Ljubov to the City
I roll myself up on the ground and purr like a cat.
I miss you. Stop.
You thought of me for a moment yesterday and I felt it; from now on, there’ll always be this link between us, whether or not you believe in that sort of thing.
I walked across the ocean to you and lodged myself in someone’s head, I didn’t care whose. I felt so unwanted, I thought, I’ll plant myself where somebody wants me. Stop.
I send you messages that don’t reach you and my feet are cracking up because I can feel that you don’t care what happens to me, even if you say you do. You say you talk to me in your head and in your thoughts and in your belly, but you scraped me out, so what are you talking to? The scratches on your insides?
I’d like to have gone a little way with you. I like your hair. I’d like to have had the same hair.
And I’d like you to have taken me to the park where there’s no playground, only dogshit. You’d have strapped me on your back, not in a buggy, because you’d have read somewhere that it’s better for babies to be kept close to your body, not pushed away from you, and I’d have dribbled on your shoulder and you’d have smiled and wouldn’t have sent me to kindergarten because they’re not to be trusted and you’d have got into arguments with my teachers because they’re all arseholes and you’d have chucked out my first boyfriend for smelling of vodka and you’d have screamed at me—did I want to make the same mistakes as you—and I’d have run to my room and slammed the door behind me and stayed there for days, hiding under my desk, smoking grass, and eventually you’d have come in with something to eat, you’d have crawled under the desk to me and taken a drag on my joint and forced me to eat and I’d have gone on marches, which you’d have thought childish, and ended up at the police station, which you’d have thought great, because it would have given you another enemy to defend your young against, and you’d have been charged with insulting the law and whatever else and I’d have had the feeling I was still hanging round your neck, still dribbling on your shoulder and I think you’d have liked that.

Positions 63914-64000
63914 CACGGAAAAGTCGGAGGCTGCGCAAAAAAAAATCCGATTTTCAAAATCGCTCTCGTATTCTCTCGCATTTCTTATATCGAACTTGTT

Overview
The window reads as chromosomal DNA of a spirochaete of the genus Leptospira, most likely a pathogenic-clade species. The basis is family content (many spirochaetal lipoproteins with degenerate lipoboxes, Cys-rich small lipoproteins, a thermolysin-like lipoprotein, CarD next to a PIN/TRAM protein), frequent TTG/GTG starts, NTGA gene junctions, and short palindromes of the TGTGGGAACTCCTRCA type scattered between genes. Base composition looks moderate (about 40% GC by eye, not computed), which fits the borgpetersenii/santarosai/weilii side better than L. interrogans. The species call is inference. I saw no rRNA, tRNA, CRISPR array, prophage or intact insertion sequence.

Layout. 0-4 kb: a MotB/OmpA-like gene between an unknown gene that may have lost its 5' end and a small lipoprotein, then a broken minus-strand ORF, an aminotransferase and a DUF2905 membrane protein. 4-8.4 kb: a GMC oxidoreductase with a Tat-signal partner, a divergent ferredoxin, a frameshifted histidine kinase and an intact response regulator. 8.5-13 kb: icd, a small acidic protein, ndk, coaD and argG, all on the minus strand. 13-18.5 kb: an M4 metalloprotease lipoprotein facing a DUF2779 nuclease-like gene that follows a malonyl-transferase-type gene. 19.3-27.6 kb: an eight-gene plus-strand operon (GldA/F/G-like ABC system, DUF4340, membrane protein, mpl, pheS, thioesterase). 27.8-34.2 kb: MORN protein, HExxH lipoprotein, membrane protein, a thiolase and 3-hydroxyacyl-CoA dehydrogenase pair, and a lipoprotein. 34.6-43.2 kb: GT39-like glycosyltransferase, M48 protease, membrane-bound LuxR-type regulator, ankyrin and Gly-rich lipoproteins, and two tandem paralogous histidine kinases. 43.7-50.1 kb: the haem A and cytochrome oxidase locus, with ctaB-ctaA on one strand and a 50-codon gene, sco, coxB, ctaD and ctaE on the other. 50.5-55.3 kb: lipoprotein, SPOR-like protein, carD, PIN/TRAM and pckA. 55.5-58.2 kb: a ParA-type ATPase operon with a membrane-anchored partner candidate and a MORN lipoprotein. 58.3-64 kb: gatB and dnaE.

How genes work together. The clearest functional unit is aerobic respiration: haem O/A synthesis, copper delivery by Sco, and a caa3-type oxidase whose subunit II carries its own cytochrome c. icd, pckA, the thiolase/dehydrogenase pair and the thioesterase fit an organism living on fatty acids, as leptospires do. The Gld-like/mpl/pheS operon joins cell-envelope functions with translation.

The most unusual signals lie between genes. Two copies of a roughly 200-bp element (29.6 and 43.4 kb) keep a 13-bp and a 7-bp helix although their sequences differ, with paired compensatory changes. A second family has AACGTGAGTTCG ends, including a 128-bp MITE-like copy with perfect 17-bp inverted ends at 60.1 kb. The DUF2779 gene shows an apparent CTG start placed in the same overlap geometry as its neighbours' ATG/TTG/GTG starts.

I’m leaving your city and heading abroad, heading skywards, heading for the New World. I’m leaving you all behind in your cold, rude, grey, depressed, self-righteous city that hasn’t been poor and sexy for a long time, only stupid and lonely—the city where you fuck and drink and think you’re feeling Weltschmerz when actually it’s only the empty spasms of a life you’ll never live.
Stop. I’m leaving the lot of you now, packing my shoes in my mouth and flying away. You can go on tearing your hair out and telling yourselves this is the best moment in history.
Photos: Ute Langkafel / MAIFOTO | Poster: Esra Rotthoff
Tr. Imogen Taylor